Apple have proved time and time again that people will put up with DRM, restrictions and all sorts of nonsense if you give them a complete easy-to-use workflow that means they can actually *use* the device: it’s what made the iPod such a success. Remember the days before iTunes when you had to rip music with 3rd party software, encode it, then copy it to the device manually? Remember Creative Lab’s consistently crap software back when MP3 players were in their infancy? (Thankfully those days are long gone, though there are still people stuck in their ways, manually micromanaging their MP3 library folder structures, who hate iTunes and its ilk.)

    Amazon understands all this, so the Kindle workflow is good. I think the key think that Jordan’s trying to get at is, but doesn’t explain well, is that wireless on-device purchasing allows you to bypass the whole syncing-to-software malarkey, which is a huge workflow improvement. You want a new book on your device? You buy it on the device and boom, there it is!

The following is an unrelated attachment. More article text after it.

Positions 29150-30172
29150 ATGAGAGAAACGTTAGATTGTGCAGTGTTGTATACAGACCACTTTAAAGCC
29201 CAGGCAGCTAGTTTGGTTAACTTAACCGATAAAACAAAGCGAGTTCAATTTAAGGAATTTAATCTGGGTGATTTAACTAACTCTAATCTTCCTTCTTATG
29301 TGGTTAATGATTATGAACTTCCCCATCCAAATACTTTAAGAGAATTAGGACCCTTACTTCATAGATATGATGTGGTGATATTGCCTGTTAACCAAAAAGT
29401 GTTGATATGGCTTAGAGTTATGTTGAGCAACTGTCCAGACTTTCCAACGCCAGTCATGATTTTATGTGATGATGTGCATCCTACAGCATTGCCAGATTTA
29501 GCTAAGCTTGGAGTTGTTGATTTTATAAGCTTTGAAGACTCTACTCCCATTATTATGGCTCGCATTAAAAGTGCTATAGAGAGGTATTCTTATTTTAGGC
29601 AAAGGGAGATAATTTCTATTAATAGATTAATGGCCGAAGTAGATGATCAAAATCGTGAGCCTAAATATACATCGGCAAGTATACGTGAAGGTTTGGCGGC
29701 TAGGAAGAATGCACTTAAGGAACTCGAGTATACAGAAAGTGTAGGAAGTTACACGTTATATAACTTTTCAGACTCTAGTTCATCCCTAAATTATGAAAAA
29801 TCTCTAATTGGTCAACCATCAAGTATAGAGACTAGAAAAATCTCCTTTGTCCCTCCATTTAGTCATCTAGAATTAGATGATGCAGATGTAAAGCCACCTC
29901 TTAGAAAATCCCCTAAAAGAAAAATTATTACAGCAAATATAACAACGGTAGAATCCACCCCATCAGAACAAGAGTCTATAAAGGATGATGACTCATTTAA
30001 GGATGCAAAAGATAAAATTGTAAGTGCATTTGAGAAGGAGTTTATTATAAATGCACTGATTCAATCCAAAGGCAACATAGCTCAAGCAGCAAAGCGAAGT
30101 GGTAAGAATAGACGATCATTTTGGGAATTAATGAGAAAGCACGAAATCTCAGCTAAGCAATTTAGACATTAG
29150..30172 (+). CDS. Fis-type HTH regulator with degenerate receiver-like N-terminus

Sony are still stuck ten years in the past and appear to not understand any of this, so their workflow is utterly shit. Is the eReader a better alternative? Hell no.

  • Ian Betteridge

    Yeah, I have one, and my experience of it with a Mac is fine. I don’t use Sony’s software (obviously, as there’s no Mac port yet) so I just use Adobe’s software instead. Works fine for books from Waterstones, BooksOnBoard, and others.

    For non-DRM books I just drag them into the mounted drives on my Mac – works every time. And if I really wanted to use some kind of library management software, there’s always the (open source) Calibre.

    To me, that’s a much better workflow than “trust us never to turn off access to your books, and to lock you in to only buying from one store, ever.”

  • http://stefpause.com/ ManxStef